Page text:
Nuclear-armed North Korea fired an unprecedented number of missiles last year, including intercontinental ballistic missiles (ICBMs) that could strike anywhere in the United States, while resuming preparations for its first nuclear test since 2017.
The drills, called the Deterrence Strategy Committee Tabletop Exercise, are scheduled for Feb. 22 at the Pentagon and will involve senior defence policymakers from both sides, the ministry said.
It would be their first such exercises since the two countries agreed last year to hold them annually, as Seoul seeks to bolster confidence in American extended deterrence – its military capability, especially nuclear forces, to deter attacks on its allies.
The South Korean delegation will be led by Deputy Defence Minister Heo Tae-keun; the US team will be led by Siddharth Mohandas, deputy assistant defence secretary for East Asia, and Richard Johnson, deputy assistant defence secretary for nuclear and countering weapons of mass destruction policy.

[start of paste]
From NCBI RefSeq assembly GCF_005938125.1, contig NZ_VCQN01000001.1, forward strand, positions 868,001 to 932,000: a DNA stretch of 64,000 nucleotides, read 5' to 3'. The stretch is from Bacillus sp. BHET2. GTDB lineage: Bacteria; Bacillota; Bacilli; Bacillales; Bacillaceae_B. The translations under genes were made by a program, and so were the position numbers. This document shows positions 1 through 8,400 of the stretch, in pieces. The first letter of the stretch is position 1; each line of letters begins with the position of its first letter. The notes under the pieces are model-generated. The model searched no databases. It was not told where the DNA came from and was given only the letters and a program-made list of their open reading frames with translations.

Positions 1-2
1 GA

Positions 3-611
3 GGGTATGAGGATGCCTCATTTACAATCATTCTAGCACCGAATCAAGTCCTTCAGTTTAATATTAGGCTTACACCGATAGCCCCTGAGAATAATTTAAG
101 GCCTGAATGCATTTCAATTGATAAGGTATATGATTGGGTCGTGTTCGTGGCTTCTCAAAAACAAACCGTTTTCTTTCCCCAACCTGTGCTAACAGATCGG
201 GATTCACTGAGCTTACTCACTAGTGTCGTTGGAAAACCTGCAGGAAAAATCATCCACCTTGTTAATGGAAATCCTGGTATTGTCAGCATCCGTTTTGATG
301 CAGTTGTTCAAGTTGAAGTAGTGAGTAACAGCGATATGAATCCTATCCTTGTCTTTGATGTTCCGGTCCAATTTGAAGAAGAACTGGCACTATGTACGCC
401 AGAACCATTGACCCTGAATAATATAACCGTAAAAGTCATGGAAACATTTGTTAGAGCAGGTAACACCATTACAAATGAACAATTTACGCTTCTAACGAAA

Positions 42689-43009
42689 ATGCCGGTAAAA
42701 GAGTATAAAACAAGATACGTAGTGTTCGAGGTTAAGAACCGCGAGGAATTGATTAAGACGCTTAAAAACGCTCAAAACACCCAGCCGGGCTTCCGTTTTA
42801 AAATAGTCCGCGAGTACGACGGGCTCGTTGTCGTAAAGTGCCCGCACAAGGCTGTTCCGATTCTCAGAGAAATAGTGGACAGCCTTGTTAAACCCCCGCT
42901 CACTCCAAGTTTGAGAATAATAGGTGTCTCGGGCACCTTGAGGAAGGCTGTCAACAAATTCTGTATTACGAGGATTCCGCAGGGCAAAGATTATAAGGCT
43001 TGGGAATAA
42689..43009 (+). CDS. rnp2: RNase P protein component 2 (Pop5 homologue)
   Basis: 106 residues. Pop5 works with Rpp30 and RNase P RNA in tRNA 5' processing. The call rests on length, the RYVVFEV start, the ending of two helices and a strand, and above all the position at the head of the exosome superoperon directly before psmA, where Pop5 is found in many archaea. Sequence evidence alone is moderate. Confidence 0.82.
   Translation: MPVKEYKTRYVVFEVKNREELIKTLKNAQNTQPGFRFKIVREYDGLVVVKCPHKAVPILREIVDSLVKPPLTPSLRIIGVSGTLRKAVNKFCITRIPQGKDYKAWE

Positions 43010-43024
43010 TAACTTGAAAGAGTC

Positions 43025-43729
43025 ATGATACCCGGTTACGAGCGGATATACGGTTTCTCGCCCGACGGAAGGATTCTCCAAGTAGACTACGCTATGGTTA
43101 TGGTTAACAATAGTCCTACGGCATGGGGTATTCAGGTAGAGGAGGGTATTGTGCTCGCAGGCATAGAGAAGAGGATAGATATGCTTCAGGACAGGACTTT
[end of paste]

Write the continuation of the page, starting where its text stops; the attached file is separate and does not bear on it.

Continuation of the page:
“With a focus on North Korea’s nuclear threats, both sides will have in-depth discussions on various measures to strengthen US extended deterrence, including information sharing and consultation procedures,” the ministry said in a statement.
On Feb. 23, the officials will visit the Kings Bay naval base in Georgia that houses key nuclear submarines.
The allies have said they were working to boost joint nuclear planning and implementation as well as information sharing.
In May, both sides’ militaries will stage their own tabletop exercises for the first time, which will be “far more concrete and substantive” than the upcoming programmes.
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